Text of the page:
UCL Department of Physics and Astronomy


The Moon, Fry Telescope, Dr Francisco Diego, UCL


How to apply to the UCL Certificate of Higher Education in Astronomy

Entry Requirements

The Certificate course is intended for students with a variety of backgrounds and experience and the entry requirements are flexible. No particular previous knowledge or experience of astronomy is expected, just a strong interest in the subject. The Certificate course is not highy mathematical, but students should have an acquaintance with mathematics to about GCSE standard or an equivalent. Our NOTES ON MATHEMATICS AND PHYSICS give a good idea. The Certificate course requires a commitment to study at a fairly advanced level. Students usually work an average of 20 hours per week. There are no specific A-level requirements but students will be expected to have had experience of study to A-level standard or an equivalent in any subjects.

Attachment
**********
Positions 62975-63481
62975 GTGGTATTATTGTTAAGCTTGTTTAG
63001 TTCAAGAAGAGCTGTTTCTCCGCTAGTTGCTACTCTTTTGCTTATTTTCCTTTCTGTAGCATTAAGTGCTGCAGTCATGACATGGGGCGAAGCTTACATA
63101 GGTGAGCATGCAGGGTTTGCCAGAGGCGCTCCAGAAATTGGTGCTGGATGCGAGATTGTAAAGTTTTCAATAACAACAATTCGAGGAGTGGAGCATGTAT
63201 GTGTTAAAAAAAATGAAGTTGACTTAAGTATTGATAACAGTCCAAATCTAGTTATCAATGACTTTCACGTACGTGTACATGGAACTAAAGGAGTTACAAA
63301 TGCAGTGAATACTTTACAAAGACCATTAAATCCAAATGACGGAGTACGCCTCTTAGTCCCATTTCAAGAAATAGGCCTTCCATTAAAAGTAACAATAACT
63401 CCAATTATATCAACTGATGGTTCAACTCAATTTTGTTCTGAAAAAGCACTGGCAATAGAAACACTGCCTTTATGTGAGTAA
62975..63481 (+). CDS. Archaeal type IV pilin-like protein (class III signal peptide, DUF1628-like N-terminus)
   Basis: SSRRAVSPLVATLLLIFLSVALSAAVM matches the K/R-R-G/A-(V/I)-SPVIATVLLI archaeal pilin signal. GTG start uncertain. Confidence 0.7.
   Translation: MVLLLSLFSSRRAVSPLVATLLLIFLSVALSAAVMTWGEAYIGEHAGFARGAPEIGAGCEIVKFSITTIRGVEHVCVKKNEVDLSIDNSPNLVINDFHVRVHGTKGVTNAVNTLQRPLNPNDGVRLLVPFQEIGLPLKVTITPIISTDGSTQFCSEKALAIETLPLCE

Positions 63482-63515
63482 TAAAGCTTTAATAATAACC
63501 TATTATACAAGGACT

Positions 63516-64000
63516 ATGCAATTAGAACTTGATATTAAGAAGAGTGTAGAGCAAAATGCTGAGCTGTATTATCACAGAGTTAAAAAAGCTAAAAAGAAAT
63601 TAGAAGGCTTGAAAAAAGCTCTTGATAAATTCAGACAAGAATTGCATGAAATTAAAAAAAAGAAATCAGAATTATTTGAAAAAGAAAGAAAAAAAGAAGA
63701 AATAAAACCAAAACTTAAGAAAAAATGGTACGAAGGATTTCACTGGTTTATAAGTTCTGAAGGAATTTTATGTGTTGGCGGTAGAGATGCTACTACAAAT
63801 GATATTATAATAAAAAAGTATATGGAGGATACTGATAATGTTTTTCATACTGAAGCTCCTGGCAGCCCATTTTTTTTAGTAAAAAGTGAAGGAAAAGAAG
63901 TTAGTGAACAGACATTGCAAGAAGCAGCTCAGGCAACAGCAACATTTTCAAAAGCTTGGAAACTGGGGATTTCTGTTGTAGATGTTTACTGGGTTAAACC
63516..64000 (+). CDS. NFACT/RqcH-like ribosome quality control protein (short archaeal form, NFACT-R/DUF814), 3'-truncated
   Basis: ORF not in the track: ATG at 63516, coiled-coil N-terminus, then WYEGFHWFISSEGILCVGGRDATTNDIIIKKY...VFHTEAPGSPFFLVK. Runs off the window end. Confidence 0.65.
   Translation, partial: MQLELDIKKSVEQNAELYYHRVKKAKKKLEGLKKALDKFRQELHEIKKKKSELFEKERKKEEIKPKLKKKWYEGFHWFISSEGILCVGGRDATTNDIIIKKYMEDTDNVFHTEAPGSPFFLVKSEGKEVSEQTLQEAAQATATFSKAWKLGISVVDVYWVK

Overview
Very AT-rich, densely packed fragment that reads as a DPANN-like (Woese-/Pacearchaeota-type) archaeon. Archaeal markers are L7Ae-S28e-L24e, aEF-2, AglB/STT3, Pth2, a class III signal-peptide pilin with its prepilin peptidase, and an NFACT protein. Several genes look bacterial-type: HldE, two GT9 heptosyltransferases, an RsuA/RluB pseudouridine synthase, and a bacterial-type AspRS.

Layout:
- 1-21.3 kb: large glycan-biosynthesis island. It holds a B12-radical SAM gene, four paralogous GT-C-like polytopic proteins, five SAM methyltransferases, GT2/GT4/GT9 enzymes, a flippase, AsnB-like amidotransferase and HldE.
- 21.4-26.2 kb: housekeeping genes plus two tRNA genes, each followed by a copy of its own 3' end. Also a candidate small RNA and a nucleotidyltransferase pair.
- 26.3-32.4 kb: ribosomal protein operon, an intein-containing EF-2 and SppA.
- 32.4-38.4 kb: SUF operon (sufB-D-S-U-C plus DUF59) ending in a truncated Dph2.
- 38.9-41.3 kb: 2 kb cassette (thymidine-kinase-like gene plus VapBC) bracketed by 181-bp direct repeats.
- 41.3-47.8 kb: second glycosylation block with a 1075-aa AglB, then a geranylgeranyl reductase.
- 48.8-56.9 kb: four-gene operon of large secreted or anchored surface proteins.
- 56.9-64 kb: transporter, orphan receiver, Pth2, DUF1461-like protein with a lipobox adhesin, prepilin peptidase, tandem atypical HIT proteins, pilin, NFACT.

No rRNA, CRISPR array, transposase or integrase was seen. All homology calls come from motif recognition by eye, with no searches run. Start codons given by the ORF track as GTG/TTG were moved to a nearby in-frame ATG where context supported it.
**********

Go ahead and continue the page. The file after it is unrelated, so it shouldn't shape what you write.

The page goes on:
1. Since the certificate in Astronomy is a part-time course we can only accept applications from people who are already resident in the United Kingdom for reasons other than full-time education.
  2. Students can only be enrolled on one academic program at any one time. Dual registration, whether at UCL or elsewhere, is not permitted.
  3. The Certificate in Astronomy is a tertiary, or higher education, qualification. Therefore applicants must have completed secondary education.



Application guidelines and downloadable documents will be posted here in due course.

Meanwhile, please leave your expression of interest with our Admissions Tutor here,  or email directly to f.diego(at)ucl.ac.uk


Your details will be added to our contact list, so you will receive our frequent notifications and will have access to our special on-line informal tutorials and preparatory lectures currently under way. It is highly recommended to acquire straightaway the course text book UNIVERSE by Freedman, Geller and Kaufmann (any of the last 3 editions) and install Stellarium software on personal computers, as a fundamental tool to visualise and understand locations and movements of celestial bodies.

              (Page last updated 15th April 2021)